The education system is unrecognisable to me now. Semi-psychotic primary school teachers and nuns patrolling corridors like rival drugs gangs have been replaced by thinking time and understanding the consequences of our actions. Thank Christ.
Keeping order at home is a bit trickier. The rules are hazier, the boundaries more fluid and the kids more likely to stretch or simply march right over the top of them.
I suspect trying to get my boy to stay on a naughty step in the house would be as easy as putting a jellyfish through a cheese grater.
My ‘skills’ as a disciplinarian met their sternest test this morning. Our son had woken too early. Well he always wakes too early but this was even earlier than too early.
Mummy brought him into our bed for a cuddle and tried to settle him down. For some unknown reason, and totally out of character, he reacted with fury, lashing out aggressively.
I put on my authoritative voice (don’t laugh!) and told him to settle down. He kept screeching and swinging his arms. It was clear he had gone into a rage and had no idea how to escape it.
The challenge for me is to try and be measured. Not to meet anger with anger. It’s always easier to simply lash back, trying to reason with him when you struggle to find reason yourself is the goal.
I’m fighting to remain calm as I tell him if he doesn’t calm down he will have to go to his room. He howls in defiance. I lift him to his room.
The stand-off begins.
I have to hold the door closed to stop him from simply walking out of the room.
As he struggles on the other side with the handle he screeches and kicks like a caged troll.
I tell him through the door that I want to have a conversation but it can’t start until he stops shouting. He shouts louder, it’s almost demonic.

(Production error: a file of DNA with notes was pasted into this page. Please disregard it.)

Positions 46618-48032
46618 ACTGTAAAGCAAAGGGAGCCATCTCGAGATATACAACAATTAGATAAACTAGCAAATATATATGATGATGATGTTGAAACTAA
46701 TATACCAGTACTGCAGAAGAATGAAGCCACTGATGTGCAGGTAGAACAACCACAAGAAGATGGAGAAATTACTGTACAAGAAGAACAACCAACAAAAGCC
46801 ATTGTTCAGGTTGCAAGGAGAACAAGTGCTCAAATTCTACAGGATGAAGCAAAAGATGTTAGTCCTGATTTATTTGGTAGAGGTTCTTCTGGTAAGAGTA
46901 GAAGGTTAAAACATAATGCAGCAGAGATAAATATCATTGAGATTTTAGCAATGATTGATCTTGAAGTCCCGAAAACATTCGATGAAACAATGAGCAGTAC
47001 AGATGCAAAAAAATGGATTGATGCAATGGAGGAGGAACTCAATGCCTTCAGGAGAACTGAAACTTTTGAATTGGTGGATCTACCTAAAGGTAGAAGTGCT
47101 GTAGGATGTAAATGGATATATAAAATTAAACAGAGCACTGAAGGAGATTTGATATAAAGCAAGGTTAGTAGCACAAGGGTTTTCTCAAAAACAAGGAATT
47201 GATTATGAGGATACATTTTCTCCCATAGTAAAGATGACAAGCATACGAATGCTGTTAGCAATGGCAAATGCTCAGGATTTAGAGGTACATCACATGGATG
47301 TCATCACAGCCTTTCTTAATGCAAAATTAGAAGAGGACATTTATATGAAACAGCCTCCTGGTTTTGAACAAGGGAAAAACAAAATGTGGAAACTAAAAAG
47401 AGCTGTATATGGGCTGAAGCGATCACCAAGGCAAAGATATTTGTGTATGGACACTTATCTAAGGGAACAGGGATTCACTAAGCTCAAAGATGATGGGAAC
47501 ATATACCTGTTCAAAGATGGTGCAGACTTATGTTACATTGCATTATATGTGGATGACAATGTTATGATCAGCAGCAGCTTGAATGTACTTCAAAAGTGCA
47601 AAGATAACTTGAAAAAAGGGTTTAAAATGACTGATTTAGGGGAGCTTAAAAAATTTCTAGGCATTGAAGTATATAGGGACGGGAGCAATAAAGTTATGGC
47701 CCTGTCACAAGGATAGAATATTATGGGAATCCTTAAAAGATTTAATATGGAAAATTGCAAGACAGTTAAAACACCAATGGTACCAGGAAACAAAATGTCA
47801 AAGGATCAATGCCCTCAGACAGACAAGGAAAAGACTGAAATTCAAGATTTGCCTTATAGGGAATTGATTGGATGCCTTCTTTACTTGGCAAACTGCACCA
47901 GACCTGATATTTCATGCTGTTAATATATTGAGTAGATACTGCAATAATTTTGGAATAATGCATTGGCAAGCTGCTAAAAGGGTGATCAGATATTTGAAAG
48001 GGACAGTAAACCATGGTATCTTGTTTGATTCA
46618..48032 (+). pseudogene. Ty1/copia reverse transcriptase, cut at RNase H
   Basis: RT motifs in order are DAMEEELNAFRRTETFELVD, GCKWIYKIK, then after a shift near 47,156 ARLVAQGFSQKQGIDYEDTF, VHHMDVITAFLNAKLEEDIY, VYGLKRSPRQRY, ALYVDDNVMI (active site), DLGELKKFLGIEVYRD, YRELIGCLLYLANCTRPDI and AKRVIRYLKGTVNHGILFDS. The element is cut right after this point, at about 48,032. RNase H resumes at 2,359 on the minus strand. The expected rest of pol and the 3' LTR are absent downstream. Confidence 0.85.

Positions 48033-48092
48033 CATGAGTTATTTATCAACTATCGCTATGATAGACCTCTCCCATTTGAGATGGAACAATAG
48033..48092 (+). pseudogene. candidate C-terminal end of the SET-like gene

Soon he has pulled at the door handle on his side so roughly that it comes off in his hand. At least this now means that I don’t have to hold the other side because he can’t escape now even if I’m not there.
I keep telling him how much me and mummy love him and how we are waiting for nice James to come back so we can talk to him. I’m surprised by the level of his anger and his stubbornness because he gives every indication of wanting to make this a long-running feud.
I tell him that he’ll stay in the room all day if he doesn’t calm down but secretly I’m praying that he cracks before I do.
Eventually, like a wild horse being broken, I can sense the fight going out of him. I hear him moving away from the door and sitting down with his toys.
My son’s bedroom is a veritable Aladdin’s cave of toys and he’s now playing with them. This would have been a holiday rather than a punishment when I was a kid.
He snaps at me a few more times but I know the end is in sight. Mummy tells him that whenever he wants to come out and have a talk he just has to knock the door three times.
He leaves it another minute or two, just to prove he’s nobody’s patsy and then I hear three weak knocks.
I carry him out and set him on the bed. We talk to him about anger and how to express it. He’s playing distractedly with a rattly toy, trying to avoid making eye contact.
The last hurdle to be overcome is getting him to show some remorse, to understand that his actions can hurt other people.
Sorry is, inevitably, the hardest word. He doesn’t want to face up to what he has done, to confront bad behaviour. He’s trying to wheedle his way back into our favour through a side door.
We keep at it. I tell him that saying sorry is the hardest thing in the world and that you have to be really brave to do it. I tell him that superheroes say sorry because they are so brave (don’t laugh, I’m making this parenting stuff up as I go).
Finally he ducks his head so we can’t see his face and whimpers the word ‘sorry’.
I look at my watch and realise it’s not too early anymore. In fact it’s not early at all now. The confrontation has broken the morning.
Did we handle the situation well? Who’s to say. Were we too soft? Too rigid? Did he learn anything? I suppose we’ll find out.
For now I settle for giving my son a big cuddle. I always love him but now he’s my best pal again.